High snowbanks in Moncton, 30 Jan 11
Snow, snow and more snow… it seemed like it snowed at least once every few days in Greater Moncton during the month.
As it turns out, Environment Canada records indicate January 2011 was the snowiest in the region since 1987.
The snow often came during a big temperature swing from extreme cold to mild weather.
Cold weather did settle in around mid-month and stuck around for more than a week.
JANUARY 2011 Almanac
Average HIGH -3.9 C
Average LOW -11.5 C
AVERAGE -7.7 C (about 1.2 C above normal for the 30 year average)
Extreme HIGH 3.8 C (on the 1st)
Extreme LOW -24.6 C (on the 24th)
Rainfall 22.4 mm (near normal)
Snowfall 138.2 cm (75% above the 30-year average)
Vehicle buried in Moncton, 27 Jan 11
Of my six winters living in Greater Moncton, this blizzard is one of the worst I’ve ever seen mainly because of gusty winds (up to 70 km/h) driving the heavy, wet snow (about 30 cm).
Schools shut down, RCMP urged motorists to stay off highways after numerous pile ups, transit buses in Moncton stopped running by mid-afternoon and even Champlain Place Mall was forced to close its doors due to the storm.
While snow and gusty winds plagued much of Southern New Brunswick, Prince Edward Island and Northern Nova Scotia, freezing rain and rain fell along Nova Scotia’s Atlantic coast.
The same storm system also dumped anywhere from 15 to 50 cm of snow on the Northeast USA from Virginia to Maine.
Icicles in Moncton, 24 Jan 11
The coldest weather of the winter season has descended upon Greater Moncton.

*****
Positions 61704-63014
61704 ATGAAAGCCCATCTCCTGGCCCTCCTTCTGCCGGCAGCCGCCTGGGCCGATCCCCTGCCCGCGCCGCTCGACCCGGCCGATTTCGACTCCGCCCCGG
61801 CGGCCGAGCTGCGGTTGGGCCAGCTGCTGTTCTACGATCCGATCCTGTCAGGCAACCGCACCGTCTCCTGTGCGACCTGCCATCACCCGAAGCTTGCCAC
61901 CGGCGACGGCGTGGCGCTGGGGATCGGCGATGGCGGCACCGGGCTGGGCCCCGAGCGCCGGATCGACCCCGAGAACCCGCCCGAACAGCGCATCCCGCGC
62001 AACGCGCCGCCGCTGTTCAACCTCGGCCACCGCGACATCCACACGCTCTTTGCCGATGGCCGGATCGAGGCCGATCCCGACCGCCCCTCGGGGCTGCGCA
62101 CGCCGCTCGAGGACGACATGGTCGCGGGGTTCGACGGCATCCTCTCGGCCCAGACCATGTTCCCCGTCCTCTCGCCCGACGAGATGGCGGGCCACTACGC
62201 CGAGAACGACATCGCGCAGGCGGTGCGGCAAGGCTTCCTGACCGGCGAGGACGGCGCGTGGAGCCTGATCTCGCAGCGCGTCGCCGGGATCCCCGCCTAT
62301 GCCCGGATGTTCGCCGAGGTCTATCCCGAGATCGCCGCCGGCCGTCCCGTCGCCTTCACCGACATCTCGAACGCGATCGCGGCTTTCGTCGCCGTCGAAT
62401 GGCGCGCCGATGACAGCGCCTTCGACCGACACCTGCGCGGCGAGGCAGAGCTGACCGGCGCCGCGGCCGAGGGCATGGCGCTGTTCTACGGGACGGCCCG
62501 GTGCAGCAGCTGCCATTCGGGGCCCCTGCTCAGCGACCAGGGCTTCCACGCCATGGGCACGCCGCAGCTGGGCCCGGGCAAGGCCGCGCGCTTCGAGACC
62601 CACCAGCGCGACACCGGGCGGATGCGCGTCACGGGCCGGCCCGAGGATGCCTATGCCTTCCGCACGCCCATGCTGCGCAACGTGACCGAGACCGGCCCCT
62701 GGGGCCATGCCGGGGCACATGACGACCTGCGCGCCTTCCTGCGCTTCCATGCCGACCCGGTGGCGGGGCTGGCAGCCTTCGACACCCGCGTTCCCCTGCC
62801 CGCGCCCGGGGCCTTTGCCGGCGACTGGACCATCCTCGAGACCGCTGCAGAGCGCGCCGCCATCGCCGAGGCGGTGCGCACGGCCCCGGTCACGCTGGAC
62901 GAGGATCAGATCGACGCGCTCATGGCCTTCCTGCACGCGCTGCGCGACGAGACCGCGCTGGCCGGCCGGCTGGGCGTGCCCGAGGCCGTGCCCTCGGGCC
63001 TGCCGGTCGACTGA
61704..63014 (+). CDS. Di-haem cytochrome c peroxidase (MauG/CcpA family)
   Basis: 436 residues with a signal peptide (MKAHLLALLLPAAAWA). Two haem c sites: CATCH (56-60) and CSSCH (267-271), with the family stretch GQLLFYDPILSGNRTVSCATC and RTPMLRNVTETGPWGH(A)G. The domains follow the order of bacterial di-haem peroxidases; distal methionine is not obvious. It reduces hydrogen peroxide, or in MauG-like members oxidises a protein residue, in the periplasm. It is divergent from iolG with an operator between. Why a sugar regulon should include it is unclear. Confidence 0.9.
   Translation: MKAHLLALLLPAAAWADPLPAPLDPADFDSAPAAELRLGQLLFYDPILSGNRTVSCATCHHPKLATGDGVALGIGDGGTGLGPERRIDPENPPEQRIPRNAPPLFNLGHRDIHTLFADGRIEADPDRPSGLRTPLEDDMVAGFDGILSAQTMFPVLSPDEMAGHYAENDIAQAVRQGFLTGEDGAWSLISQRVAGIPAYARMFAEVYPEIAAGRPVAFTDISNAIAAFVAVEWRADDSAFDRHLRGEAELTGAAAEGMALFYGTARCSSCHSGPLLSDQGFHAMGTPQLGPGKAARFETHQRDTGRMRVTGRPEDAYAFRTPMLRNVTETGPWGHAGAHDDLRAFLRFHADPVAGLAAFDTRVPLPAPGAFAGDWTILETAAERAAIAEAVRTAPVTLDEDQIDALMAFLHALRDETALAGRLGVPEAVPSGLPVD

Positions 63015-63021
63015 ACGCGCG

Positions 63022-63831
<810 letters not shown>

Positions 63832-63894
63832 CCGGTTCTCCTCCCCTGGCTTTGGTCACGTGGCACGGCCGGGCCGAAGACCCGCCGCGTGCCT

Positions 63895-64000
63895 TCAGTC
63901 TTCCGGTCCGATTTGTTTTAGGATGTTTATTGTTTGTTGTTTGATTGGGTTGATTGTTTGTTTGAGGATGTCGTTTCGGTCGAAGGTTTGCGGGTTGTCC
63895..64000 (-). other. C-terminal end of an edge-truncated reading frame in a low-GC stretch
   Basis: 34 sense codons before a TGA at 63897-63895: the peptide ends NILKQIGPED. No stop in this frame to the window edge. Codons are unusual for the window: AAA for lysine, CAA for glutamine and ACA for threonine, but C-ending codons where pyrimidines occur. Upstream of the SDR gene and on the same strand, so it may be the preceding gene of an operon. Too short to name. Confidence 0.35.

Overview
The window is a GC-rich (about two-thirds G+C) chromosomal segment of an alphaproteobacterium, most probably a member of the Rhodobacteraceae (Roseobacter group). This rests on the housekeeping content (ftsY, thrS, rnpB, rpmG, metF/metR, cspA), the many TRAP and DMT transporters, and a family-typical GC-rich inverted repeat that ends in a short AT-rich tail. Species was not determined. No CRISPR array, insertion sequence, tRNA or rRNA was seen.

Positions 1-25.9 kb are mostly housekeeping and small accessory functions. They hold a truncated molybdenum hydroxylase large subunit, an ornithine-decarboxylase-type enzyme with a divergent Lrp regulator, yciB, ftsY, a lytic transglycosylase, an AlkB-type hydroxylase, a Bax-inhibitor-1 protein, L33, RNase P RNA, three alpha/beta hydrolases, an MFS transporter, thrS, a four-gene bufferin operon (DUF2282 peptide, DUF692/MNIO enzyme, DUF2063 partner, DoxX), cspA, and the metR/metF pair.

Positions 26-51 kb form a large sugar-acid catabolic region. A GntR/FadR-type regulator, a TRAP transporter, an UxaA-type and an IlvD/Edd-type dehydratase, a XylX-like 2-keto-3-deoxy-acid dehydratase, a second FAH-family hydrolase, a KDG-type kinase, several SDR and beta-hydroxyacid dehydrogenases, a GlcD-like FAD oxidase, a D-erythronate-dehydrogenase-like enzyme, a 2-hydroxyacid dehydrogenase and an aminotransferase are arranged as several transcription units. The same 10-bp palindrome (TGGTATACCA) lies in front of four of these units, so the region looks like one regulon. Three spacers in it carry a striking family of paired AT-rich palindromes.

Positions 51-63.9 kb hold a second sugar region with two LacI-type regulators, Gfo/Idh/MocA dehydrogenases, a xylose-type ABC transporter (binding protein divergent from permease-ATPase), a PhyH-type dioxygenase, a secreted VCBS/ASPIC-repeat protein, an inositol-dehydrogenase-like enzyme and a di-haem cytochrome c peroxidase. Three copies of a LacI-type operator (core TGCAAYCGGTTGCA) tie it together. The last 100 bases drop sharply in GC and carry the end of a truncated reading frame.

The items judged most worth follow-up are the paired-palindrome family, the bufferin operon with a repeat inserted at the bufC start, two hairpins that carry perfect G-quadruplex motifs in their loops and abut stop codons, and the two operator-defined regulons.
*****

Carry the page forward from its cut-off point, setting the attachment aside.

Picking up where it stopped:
Although the sky was a brilliant blue with lots of sun, the temperature this morning dipped to -24.6 C with a windchill of -39 C, the record low for the date is -28.3 C from 1961.
New record lows were set:
Point Lepreau -22.7 C
Alma -23.4 C
Bouctouche -25.0 C
Blue Jay in Moncton after storm, 22 Jan 11 (TWN)
Greater Moncton is digging out again after another mixed bag of precipitation (the second in as many days) hit the region yesterday.
The fast moving Nor’easter was also dubbed a ‘weather bomb’ due to its intensity.
Greater Moncton had 13.4 mm of precipitation most of which fell as snow but also rain and at least one hour of freezing rain.
Bathurst received 21 cm of snow while Saint John had a mix of rain and snow with 13 mm of precipitation reported.
Messy conditions in Moncton, 19 Jan 11
A low pressure system moving up the Atlantic coast brought a mixed bag of precipitation to the region today.
Greater Moncton recorded 21 mm of rain which broke the previous record for January 19th of 14 mm (from 1997).
But before the rain fell, snow and then at least three hours of freezing rain turning streets into skating rinks.
As the temperature dropped, the rain turned back to snow leaving about 8 cm in the messy wake.
Aftermath of mudslide, Rio de Janeiro state 17 Jan 11
The death toll from flash floods and mudslides in Rio de Janeiro’s picturesque Serrana region has now surpassed 700, a number that is likely to climb in one of Brazil’s worst natural disasters on record.